A Carli Lloyd header in the 51st minute was enough to lead the United States to a 1-0 win over China and a semifinal meeting with Germany.
The United States, missing Megan Rapinoe and Lauren Holiday due to yellow card suspension, made three lineup changes: Amy Rodriguez replaced Abby Wambach, and Morgan Brian played as a defensive midfielder behind Lloyd with Kelley O’Hara earning her first minutes of the tournament as a wide midfielder.
These players helped to instigate a more possession-based style with passing combinations in contrast to the direct tactics employed in the Americans’ unconvincing 2-0 win over Colombia in the Round of 16.
Making her 11th start of the calendar year, defender Julie Johnston sent a ball into the box in the 51st minute. Lloyd beat her defender in the air and headed the ball down past Chinese goalkeeper Wang Fei.
The quick start came after a quiet first half, where the U.S. women looked better in the attack but also posted a tournament-high 136 touches in the attacking third. While the attack was still missing the final touch, O’Hara provided more energy on the wing and Lloyd was able to get into the attack far more the previous matches. The best chance for the Americans in the first half came when Fei came out to clear the ball but missed in the 25th minute. Johnston took the shot with no keeper in the net but it was blocked by two Chinese defenders near the goal line.
The United States had a good mix of short and long passes in the midfield, in sharp contrast to the way the team has typically bypassed the notion of a midfield. The connection between O’Hara and right back Ali Krieger was strong and most of the Americans’ chances came from the right flank.
Despite the passing in the midfield, the United States was unable to consistently penetrate the more dangerous areas of the field. The United States seldom connected more than two passes in the attacking third without having to send the ball back, unable to get through an organized Chinese defense.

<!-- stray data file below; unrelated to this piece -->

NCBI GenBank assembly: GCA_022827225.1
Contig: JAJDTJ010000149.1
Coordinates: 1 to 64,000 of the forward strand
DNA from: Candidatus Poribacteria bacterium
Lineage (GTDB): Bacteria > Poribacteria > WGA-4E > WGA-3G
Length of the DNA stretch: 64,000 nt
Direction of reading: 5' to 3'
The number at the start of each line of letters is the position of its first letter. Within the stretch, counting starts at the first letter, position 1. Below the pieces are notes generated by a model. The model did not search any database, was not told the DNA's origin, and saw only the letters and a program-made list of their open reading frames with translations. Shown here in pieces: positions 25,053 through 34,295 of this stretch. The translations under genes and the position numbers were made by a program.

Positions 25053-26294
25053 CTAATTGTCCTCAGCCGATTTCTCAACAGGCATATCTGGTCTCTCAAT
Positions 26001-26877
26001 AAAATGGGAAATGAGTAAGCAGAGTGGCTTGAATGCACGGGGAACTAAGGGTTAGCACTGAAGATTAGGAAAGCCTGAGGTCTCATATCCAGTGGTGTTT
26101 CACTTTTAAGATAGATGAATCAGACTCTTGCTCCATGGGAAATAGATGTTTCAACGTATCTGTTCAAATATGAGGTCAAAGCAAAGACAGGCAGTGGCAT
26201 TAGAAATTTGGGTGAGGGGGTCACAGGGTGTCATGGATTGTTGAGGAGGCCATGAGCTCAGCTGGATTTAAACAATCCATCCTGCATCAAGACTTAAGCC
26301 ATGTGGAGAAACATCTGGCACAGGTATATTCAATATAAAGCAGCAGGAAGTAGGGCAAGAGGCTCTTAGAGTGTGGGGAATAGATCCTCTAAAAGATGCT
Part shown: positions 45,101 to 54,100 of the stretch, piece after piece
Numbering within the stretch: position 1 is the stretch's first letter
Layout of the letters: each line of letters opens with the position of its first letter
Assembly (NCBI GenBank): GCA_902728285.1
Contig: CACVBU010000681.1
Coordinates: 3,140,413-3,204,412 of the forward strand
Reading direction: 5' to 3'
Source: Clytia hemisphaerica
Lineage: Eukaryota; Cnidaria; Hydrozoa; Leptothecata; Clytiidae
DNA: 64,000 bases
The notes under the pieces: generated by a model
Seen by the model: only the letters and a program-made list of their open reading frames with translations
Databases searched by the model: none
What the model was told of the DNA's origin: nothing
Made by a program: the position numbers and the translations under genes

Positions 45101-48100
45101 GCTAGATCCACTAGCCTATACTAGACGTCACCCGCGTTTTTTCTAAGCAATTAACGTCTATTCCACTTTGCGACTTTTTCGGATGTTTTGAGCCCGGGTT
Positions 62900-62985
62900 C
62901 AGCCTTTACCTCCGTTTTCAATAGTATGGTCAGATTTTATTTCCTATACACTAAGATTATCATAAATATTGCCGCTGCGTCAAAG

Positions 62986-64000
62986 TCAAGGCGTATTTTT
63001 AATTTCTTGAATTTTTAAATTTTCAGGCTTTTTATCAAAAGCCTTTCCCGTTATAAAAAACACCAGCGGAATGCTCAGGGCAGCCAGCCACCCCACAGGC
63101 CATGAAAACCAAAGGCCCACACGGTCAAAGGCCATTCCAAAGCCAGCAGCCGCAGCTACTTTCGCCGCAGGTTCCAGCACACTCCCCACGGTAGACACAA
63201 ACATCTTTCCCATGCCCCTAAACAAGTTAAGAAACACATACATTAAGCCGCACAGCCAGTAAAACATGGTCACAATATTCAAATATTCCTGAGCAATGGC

The Chinese kept most of their numbers behind the ball and did a good job at limiting the United States to shots unlikely to produce a goal. Most of the United States’ shots came from outside the box and the keeper was not forced to make many difficult saves.
In the 36th minute, Lloyd attempted to convert a free kick from around 25 yards out, but Fei made a quick save to keep the score tied at zero going into the second half.
As the first half wore on the game got increasingly chippier and the United States had trouble finding and keeping a rhythm.
Following a pep talk from Wambach to score a goal in the first 10 minutes of the second half, an increase in urgency and in tempo helped the United States find the back of the net early in the second half.
China continued to have spells of dangerous possesion, but the team played too defensively to employ the quick counter attacks that can make the Steel Roses pose a threat to an opponent dominating in possesion. The Steel Roses’ shots didn’t pose a danger to the United States and typically went straight at keeper Hope Solo. In the 11 games that Krieger, Johnston, Becky Sauerbrunn, and Meghan Klingenberg have started, the backline has conceded an average of 0.18 goals per match. The backline has gone 423 minutes this World Cup without conceding a goal.
The United States will take on Germany in the semifinals on Tuesday at Olympic Stadium in Montreal. The last meeting between the two teams was a 3-3 tie in April 2013. Abby Wambach, Alex Morgan and Megan Rapinoe each tallied a goal in the draw.
China PR vs United States
June 26, 2015- Lansdowne Stadium, Ottawa
Scoring by Period 1 2 F
China PR 0 0 0
United States 0 1 1
USA: Carli Lloyd- 51’
CHN: Haiyan Wu (caution) -50’
CHN: Wang Fei, Liu Shanshan, Wu Haiyan, Li Dongna, Wang Shanshan, Zhao Rong, Lou Jiahui (Wang Shuang 35’), Han Peng (Tang Jiali 74’), Tan Ruyin (Pang Fengyue 58’), Wang Lisi, Ren Guixin
USA: Hope Solo, Meghan Klingenberg, Becky Sauerbrunn, Julie Johnston, Ali Krieger, Kelley O’Hara (Christen Press 61’), Carli Lloyd, Morgan Brian, Tobin Heath, Alex Morgan (Heather O’Reilly 81’), Amy Rodriguez (Abby Wambach 86’)